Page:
Conte Candoli: Top West Coast Trumpet Soloist


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Conte Candoli made his debut in the Woody Herman Orchestra while still in high school, and went on to establish a deserved reputation as the major jazz trumpet player on the West Coast. He worked often with his brother, trumpeter Pete Candoli, and enjoyed a 20-year residence in the studio band for Johnny Carson’s celebrated Tonight Show.

He was born Secondo Candoli. His father was an amateur trumpet player, and encouraged his sons to play music from a very early age. Conte was invited to join his older brother (Pete was born in 1923, and survives him) in Woody Herman’s First Herd during his summer vacation in 1944, but the band leader encouraged him to finish school, then hired him after graduation in the summer of 1945.

It proved a short stay, since he was called up by the Army later that year. He was discharged in late 1946, and worked with a succession of band leaders, including Chubby Jackson (1947-8), Stan Kenton (1948), Charlie Ventura (1949), Herman again (1949-50), and Charlie Barnet (1951).

His early influences were swing era trumpet players like Harry James and Roy Eldridge, but his mature style owed more to the example of Dizzy Gillespie. From 1972 onward, he played regularly with the group Supersax, and was highly adept at filling the Gillespie role in the band’s recreations of the music of Charlie Parker.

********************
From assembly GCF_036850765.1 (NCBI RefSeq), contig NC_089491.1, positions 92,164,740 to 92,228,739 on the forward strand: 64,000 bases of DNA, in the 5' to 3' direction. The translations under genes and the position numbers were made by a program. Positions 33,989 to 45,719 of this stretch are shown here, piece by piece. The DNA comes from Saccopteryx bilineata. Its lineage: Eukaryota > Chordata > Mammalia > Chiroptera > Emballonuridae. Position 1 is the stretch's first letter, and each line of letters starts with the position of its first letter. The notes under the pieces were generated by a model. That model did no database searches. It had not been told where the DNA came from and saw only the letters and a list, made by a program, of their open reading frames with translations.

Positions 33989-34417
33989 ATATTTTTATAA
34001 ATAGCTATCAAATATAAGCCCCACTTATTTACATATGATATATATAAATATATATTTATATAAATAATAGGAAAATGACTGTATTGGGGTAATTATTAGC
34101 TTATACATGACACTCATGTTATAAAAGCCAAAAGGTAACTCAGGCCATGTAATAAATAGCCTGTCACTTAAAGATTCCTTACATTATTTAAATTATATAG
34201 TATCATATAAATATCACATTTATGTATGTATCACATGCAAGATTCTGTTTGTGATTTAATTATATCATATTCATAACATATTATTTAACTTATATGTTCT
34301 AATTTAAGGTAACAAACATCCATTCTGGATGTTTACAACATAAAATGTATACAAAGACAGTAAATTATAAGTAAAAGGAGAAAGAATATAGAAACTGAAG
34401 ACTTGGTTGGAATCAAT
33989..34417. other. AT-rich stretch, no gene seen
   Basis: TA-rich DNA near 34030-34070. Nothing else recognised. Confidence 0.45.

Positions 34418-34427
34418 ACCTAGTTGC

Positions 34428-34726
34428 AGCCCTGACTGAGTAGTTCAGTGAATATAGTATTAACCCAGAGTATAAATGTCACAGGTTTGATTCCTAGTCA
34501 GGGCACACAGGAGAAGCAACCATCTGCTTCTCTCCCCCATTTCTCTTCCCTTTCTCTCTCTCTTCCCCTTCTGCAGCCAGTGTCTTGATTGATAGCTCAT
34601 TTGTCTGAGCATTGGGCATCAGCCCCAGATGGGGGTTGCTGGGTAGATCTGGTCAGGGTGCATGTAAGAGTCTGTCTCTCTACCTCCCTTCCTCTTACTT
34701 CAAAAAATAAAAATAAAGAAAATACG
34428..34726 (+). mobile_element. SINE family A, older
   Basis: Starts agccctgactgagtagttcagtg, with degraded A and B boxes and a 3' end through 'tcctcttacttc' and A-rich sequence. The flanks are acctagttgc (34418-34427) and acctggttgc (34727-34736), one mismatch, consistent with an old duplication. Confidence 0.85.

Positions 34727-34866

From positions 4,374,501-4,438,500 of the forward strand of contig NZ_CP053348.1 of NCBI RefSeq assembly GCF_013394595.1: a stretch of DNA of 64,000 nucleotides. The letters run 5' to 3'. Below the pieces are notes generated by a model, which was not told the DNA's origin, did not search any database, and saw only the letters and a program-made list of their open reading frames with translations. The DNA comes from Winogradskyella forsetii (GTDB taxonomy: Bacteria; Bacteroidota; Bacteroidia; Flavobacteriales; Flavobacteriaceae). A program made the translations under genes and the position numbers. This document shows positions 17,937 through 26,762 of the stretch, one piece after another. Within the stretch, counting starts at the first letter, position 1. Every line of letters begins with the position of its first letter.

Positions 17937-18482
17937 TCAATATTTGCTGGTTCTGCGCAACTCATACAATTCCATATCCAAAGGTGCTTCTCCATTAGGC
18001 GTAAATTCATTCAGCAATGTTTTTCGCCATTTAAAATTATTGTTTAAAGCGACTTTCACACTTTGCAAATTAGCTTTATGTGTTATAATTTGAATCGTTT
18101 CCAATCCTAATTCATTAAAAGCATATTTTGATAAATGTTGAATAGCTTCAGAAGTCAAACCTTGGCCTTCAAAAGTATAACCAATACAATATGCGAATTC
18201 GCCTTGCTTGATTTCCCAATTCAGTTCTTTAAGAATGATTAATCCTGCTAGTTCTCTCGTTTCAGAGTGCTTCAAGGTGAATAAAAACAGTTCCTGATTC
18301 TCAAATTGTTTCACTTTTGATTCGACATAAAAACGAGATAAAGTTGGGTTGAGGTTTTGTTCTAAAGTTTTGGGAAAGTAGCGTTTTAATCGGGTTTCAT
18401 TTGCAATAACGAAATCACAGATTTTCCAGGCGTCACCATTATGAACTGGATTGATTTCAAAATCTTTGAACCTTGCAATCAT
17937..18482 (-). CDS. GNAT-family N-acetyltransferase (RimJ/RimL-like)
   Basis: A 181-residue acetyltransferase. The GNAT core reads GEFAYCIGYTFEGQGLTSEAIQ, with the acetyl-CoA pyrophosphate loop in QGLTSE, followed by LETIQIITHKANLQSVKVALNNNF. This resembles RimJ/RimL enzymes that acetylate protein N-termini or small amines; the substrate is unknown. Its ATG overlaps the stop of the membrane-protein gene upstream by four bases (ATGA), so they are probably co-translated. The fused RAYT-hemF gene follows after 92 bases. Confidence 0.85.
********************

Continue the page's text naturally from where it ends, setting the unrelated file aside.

He returned the Stan Kenton Orchestra in 1951 for a two year stay, then formed his own band in Chicago in 1954. He is most directly associated with the development of the jazz scene in California, where he took up residence later that year.

He joined Howard Rumsey’s Lighthouse All-Stars (1954-55), one of the key bands in West Coast jazz, then co-led a band with his brother from 1957-62. He worked regularly with vibes player Terry Gibbs from 1959-62, and toured Europe with saxophonist Gerry Mulligan in 1961-2, as well as working again with both Herman and Kenton, and with drummer Shelly Manne throughout the 1960s.

He established a merited reputation as a highly inventive jazz improviser in these contexts, but California also offered the prospect of a great deal of studio work for musicians, and both Candoli brothers benefited from that opportunity (his discography lists some 770 separate tracks and 123 albums on which he played).

In Conte’s case, it included sessions with Frank Sinatra (including all of the singer’s television specials), Bing Crosby, Sammy Davis, Jr., and Sarah Vaughan, among many others. In 1968, he began to make occasional appearances in the band led by Doc Severinson for Johnny Carson’s Tonight Show, and became a permanent member of the band when Carson relocated the show from New York to Burbank, California, in 1972.

He remained with the band until Carson’s retirement in 1992, and appreciated the financial stability which the bjob offered in an often unstable profession. He said that the sense of security sharpened rather than blunted his appetite for playing jazz, which he continued to do in a variety of contexts.

They included co-leading bands with his brother and with saxophonist Pete Christlieb, reunions with Woody Herman in 1976 and 1986, working with the Capp-Pierce Juggernaut and the revived Lighthouse All-Stars, and playing or recording with such veterans of the West Coast jazz scene as saxophonists Teddy Edwards, Bud Shank and Bob Cooper.

He had been suffering from cancer, and was confined to a convalescent home in the weeks before his death.

Kenny Mathieson is a freelance writer based in Scotland. His book Giant Steps: Bebop and The Creators of Modern Jazz (1999) is published by Payback Press. E-mail: [email protected]

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